Benefits, challenges, and needs of people living with cancer and their companion dogs: An exploratory study
© 2018, © 2018 Taylor & Francis Group, LLC. Purpose/Objectives: The study examined whether the bond with a companion dog is associated with well-being among people with cancer, and described the perceived benefits, challenges, and needs accompanying the relationship with the dog. Design: The design was cross-sectional. Sample: Participants were 140 people recently diagnosed with cancer with at least one dog in their household. Methods: The online survey included measures of the human–pet bond, depressive symptoms, positive affect, and health-related quality of life, as well as open-ended questions about the experience of having a dog since being diagnosed with cancer. Findings: Although the bond with a companion dog was not directly linked with well-being, the association between the human–pet bond and depressive symptoms depended in part on treatment status. Conclusions: Companion dogs may play an important role in the lives of people recently diagnosed with cancer. Implications for psychosocial providers: Health care providers can help to support the bond with a companion dog.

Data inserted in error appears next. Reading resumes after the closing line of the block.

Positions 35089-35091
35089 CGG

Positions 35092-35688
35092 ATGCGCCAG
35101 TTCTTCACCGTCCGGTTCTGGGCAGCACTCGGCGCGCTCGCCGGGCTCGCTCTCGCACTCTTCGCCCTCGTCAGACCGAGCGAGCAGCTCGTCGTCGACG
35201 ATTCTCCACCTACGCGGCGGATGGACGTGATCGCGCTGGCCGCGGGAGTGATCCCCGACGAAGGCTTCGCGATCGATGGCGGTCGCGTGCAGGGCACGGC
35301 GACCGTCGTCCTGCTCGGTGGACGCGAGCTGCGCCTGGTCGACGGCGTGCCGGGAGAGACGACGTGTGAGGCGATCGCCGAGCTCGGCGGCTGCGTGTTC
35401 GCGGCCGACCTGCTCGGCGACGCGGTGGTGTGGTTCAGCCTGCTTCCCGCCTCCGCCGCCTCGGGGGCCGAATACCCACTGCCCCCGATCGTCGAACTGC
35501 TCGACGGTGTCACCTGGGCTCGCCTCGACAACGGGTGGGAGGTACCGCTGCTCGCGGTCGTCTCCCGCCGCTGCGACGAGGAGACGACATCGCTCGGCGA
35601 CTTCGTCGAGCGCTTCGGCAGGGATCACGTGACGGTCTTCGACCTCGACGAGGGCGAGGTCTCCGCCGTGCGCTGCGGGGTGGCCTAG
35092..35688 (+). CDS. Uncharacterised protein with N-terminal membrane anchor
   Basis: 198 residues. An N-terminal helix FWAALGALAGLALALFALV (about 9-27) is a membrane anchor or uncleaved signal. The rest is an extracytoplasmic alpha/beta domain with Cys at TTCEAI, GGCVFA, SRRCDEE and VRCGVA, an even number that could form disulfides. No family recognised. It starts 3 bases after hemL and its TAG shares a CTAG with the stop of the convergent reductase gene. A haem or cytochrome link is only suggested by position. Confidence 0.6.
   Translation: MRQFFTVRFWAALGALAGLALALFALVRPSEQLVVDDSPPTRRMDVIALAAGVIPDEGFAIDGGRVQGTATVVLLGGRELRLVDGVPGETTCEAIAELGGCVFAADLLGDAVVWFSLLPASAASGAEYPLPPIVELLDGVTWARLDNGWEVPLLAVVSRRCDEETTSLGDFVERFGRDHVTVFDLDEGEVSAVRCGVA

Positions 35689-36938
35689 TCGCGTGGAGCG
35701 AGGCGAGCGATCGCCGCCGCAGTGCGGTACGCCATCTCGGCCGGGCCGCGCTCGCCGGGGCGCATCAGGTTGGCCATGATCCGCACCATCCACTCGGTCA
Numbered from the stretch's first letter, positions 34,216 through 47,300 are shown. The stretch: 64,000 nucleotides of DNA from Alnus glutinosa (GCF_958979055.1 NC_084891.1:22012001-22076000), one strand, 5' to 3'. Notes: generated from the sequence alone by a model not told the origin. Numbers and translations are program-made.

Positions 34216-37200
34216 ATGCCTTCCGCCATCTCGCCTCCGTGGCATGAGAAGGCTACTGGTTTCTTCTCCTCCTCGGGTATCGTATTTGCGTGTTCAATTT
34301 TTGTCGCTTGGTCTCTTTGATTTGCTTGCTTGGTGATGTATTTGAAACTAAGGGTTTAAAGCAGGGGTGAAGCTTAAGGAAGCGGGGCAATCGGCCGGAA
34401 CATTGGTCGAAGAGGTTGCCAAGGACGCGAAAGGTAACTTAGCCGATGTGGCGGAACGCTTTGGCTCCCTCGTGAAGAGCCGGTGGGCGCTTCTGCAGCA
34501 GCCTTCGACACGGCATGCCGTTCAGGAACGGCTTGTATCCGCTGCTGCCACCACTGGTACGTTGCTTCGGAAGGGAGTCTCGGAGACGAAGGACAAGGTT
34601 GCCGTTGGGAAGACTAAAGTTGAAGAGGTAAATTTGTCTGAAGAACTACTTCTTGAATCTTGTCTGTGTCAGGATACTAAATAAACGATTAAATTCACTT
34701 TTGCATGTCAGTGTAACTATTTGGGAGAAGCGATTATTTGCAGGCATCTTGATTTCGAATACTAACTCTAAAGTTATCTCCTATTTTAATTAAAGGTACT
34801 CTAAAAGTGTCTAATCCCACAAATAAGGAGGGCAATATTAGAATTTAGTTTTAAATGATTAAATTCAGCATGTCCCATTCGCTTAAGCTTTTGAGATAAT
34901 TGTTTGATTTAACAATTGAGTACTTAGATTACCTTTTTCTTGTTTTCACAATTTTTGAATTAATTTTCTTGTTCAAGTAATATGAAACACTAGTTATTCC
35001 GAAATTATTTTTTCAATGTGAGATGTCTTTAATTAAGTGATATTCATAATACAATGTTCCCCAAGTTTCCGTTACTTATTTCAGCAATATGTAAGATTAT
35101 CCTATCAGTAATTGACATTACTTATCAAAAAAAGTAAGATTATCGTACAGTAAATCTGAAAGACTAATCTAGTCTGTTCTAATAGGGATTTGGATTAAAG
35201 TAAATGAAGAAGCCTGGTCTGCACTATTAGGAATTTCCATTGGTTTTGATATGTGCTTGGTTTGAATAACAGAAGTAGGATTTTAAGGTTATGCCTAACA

Journal of Psychosocial Oncology
Ingram, Kathleen M. and Cohen-Filipic, Jessye, "Benefits, challenges, and needs of people living with cancer and their companion dogs: An exploratory study" (2019). Faculty Articles Indexed in Scopus. 218.